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Chapter 8

Large-Sample Estimation

Introduction

Populations are described by their probability

distributions and parameters.

For quantitative populations, the location

and shape are described by m and s.

For a binomial populations, the location and

shape are determined by p.

If the values of parameters are unknown, we

make inferences about them using sample

information.

Types of Inference

Estimation:

Estimating or predicting the value of the

parameter

What is (are) the most likely values of m

or p?

Hypothesis Testing:

Deciding about the value of a parameter

based on some preconceived idea.

Did the sample come from a population

with m = 5 or p = .2?

Types of Inference

Examples:

A consumer wants to estimate the average

price of similar homes in her city before

putting her home on the market.

Estimation: Estimate m, the average home price.

type of steel is more resistant to high

temperatures than an old type was.

Hypothesis test: Is the new average resistance, mN

equal to the old average resistance, mO?

Types of Inference

Whether you are estimating parameters

or testing hypotheses, statistical methods

are important because they provide:

Methods for making the inference

A numerical measure of the

goodness or reliability of the

inference

Definitions

An estimator is a rule, usually a

formula, that tells you how to calculate

the estimate based on the sample.

Point estimation: A single number is

calculated to estimate the parameter.

Interval estimation: Two numbers are

calculated to create an interval within

which the parameter is expected to lie.

Properties of

Point Estimators

sample values, it varies from sample to

sample according to its sampling

distribution.

An estimator is unbiased if the mean of

its sampling distribution equals the

parameter of interest.

It does not systematically overestimate

or underestimate the target parameter.

Properties of

Point Estimators

Of all the unbiased estimators, we prefer

the estimator whose sampling distribution

has the smallest spread or variability.

The distance between an estimate and the

true value of the parameter is the error of

estimation.

The distance between the bullet and

the bulls-eye.

so that our unbiased estimators will have

normal distributions. Because of the Central

Limit Theorem.

For unbiased estimators with normal

sampling distributions, 95% of all point

estimates will lie within 1.96 standard

deviations of the parameter of interest.

Margin of error: The maximum error of

estimation, calculated as

1.96 std error of the estimator

Estimating Means

and Proportions

For a quantitative population,

Point estimatorof populationmean : x

M argin of error (n 30) : 1.96

s

n

Point estimatorof populationproportionp : p = x/n

p q

Margin of error (n 30) : 1.96

n

Example

A homeowner randomly samples 64 homes

similar to her own and finds that the average

selling price is $250,000 with a standard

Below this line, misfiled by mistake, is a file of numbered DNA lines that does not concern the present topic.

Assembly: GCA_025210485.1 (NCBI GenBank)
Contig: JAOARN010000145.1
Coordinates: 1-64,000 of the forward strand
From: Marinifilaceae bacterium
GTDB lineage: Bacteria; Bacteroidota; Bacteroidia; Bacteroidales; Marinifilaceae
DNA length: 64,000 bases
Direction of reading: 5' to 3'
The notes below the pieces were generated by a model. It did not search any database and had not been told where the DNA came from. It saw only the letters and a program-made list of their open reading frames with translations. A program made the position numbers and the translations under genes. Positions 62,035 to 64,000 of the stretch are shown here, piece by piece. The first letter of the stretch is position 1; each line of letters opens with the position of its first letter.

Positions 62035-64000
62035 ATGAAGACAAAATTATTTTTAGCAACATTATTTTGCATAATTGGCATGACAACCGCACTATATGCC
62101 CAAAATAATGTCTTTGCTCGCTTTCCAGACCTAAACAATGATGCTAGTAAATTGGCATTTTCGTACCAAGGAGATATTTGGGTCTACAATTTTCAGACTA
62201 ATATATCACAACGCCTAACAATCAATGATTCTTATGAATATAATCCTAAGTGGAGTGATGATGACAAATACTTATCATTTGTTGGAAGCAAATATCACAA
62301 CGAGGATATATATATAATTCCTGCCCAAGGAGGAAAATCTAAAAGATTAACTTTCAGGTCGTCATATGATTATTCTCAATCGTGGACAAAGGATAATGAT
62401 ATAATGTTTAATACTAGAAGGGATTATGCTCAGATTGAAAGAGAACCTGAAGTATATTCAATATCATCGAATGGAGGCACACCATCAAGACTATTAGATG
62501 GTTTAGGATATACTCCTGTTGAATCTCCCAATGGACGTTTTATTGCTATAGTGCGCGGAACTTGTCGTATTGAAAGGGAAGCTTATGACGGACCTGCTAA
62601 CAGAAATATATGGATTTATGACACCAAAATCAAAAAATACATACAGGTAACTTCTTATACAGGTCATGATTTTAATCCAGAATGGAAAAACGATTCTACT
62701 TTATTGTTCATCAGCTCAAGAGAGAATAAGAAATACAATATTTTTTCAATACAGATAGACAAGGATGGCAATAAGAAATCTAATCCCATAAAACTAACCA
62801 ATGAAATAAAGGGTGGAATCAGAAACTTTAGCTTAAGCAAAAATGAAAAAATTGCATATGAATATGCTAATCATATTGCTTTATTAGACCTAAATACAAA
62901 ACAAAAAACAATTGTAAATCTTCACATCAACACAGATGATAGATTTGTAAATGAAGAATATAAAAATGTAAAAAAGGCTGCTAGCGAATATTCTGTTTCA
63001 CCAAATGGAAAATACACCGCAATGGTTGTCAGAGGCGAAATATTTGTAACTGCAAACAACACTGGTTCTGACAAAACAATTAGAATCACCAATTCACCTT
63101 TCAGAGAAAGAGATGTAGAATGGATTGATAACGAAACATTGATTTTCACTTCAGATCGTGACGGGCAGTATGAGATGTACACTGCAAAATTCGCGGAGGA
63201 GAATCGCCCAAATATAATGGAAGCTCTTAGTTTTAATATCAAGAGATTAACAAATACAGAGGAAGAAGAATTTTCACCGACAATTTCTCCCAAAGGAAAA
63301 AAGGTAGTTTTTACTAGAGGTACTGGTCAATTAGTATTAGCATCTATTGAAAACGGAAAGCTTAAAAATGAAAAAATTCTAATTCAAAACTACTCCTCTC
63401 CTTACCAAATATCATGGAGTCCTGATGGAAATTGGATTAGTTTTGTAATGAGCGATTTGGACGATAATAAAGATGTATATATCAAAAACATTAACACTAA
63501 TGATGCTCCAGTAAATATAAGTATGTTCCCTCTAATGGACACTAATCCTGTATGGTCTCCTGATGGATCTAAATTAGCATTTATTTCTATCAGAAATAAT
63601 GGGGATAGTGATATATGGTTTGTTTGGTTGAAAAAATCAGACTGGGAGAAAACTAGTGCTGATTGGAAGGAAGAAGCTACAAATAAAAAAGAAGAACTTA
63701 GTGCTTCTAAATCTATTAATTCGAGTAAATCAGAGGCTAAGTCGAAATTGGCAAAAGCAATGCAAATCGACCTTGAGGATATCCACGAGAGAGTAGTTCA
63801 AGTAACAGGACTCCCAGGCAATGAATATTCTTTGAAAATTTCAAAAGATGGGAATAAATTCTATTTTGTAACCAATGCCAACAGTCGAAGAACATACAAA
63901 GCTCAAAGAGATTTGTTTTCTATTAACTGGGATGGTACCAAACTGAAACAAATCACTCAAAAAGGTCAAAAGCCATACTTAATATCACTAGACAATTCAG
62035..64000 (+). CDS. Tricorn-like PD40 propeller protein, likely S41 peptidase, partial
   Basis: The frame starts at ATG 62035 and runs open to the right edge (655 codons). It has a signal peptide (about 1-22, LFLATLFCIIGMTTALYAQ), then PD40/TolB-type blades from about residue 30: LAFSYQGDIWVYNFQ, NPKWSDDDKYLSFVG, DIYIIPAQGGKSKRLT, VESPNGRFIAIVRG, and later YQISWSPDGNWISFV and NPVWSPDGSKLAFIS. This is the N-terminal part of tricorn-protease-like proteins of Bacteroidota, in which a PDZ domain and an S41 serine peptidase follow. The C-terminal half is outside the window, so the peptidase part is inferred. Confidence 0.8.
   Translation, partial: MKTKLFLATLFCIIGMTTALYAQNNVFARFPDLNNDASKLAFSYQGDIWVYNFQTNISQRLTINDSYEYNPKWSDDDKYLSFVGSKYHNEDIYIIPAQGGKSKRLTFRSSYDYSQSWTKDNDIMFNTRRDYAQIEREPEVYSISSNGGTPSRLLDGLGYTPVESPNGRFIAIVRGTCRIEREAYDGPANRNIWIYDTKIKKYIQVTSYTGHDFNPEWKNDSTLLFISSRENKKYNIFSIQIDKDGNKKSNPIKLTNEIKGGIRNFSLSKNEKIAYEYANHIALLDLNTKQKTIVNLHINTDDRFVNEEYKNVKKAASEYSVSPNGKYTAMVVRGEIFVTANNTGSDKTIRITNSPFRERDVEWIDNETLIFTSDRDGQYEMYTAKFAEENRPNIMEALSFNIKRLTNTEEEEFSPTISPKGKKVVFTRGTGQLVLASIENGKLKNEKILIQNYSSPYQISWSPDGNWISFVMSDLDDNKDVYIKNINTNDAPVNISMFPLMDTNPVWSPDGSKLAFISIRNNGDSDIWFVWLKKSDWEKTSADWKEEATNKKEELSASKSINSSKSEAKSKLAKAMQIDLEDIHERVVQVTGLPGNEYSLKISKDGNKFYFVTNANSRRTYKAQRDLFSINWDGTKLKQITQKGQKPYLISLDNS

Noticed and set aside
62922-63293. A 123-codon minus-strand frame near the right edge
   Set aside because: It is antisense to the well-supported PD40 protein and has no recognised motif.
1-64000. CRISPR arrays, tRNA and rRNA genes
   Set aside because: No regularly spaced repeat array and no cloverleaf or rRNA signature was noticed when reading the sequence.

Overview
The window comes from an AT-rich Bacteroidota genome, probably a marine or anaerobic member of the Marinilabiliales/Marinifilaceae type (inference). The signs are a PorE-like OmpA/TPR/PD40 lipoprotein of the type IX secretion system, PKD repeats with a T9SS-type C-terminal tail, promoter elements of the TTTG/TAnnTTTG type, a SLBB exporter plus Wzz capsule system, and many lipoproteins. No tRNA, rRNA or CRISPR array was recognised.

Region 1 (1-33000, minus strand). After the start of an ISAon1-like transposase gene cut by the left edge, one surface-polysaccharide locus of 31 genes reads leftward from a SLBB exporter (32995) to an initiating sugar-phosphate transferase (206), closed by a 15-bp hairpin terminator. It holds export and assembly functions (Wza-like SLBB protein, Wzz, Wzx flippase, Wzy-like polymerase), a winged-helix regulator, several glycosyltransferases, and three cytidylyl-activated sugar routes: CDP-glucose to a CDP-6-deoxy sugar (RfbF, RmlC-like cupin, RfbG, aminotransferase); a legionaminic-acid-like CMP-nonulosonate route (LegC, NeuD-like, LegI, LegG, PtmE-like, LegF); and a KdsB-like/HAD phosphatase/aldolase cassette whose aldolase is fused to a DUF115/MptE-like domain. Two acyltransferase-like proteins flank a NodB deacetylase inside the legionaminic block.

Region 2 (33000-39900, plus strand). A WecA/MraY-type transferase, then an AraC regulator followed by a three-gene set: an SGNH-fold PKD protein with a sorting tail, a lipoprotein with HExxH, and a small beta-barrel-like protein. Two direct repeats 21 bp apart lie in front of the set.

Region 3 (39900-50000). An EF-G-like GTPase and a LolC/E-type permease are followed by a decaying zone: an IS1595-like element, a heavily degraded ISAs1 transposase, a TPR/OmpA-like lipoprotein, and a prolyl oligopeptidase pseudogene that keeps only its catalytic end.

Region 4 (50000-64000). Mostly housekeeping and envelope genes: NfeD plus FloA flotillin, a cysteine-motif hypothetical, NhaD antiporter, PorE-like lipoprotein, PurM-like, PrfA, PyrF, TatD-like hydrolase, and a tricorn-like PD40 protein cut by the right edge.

deviation of $15,000. Estimate the average

selling price for all similar homes in the city.

Point estimatorof : x = 250,000

s

15,000

Margin of error : 1.96

= 1.96

= 3675

n

64

Example

A quality control technician wants to estimate

the proportion of soda cans that are underfilled.

He randomly samples 200 cans of soda and

finds 10 underfilled cans.

n = 200

Point estimatorof p : p = x/n = 10 / 200 = .05

p q

(.05)(.95)

Margin of error : 1.96

= 1.96

= .03

n

200

Interval Estimation

Create an interval (a, b) so that you are fairly

sure that the parameter lies between these two

values.

Fairly sure is means with high probability,

measured using the confidence coefficient, 1-a.

Usually, 1-a = .90, .95, .98, .99

that the estimator has a

normal distribution.

Parameter 1.96SE

Interval Estimation

Since we dont know the value of the parameter,

consider Estimator 1.96SE

which has a variable

center.

Applet

Worked

Worked

Worked

Failed

the interval fail to enclose the parameter. This

happens only 5% of the time.

To Change the

Confidence Level

To change to a general confidence level, 1-a,

pick a value of z that puts area 1-a in the center

of the z distribution.

Tail area z

a/2

.05

1.645

.025

.01

.005

1.96

2.33

2.58

Confidence Intervals

for Means and Proportions

For a quantitative population,

Confidenceintervalfor a populationmean :

x za / 2

s

n

Confidenceintervalfor a populationproportionp :

p za / 2

p q

n

Example

A random sample of n = 50 males showed a

mean average daily intake of dairy products

equal to 756 grams with a standard deviation of

35 grams. Find a 95% confidence interval for the

population average m.

s

x 1.96

n

756 1.96

35

50

756 9.70

Example

Find a 99% confidence interval for m, the

population average daily intake of dairy products

for men.

x 2.58

756 2.58

35

756 12.77

n

50

or 743.23 m 768.77 grams.

increased confidence that is does indeed

enclose the true value of m.

Example

Of a random sample of n = 150 college students,

104 of the students said that they had played on a

soccer team during their K-12 years. Estimate the

porportion of college students who played soccer

in their youth with a 98% confidence interval.

p q

p 2.33

n

.69 .09

104

.69(.31)

2.33

150

150

or .60 p .78.

between Two Means

means of two populations.

The average growth of plants fed using two

different nutrients.

The average scores for students taught with two

different teaching methods.

A random sample of size n1 drawn from

A random

of size s

n2 2drawn

from

population 1 with

mean sample

and variance

.

1

between Two Means

We compare the two averages by making

inferences about m1-m2, the difference in the two

population averages.

If the two population averages are the same,

then m1-m2 = 0.

The best estimate of m1-m2 is the difference

in the two sample means,

x1 - x2

The Sampling

Distribution of x1 - x2

1. The mean of x1 - x2 is m1 - m 2 , the difference in

the population means.

2. The standard deviation of x1 - x2 is SE =

s 12

n1

s 22

n2

of x1 - x2 is approximat ely normal, and SE can be estimated

as SE =

s12 s22

.

n1 n2

Estimating m1-m2

For large samples, point estimates and their

margin of error as well as confidence intervals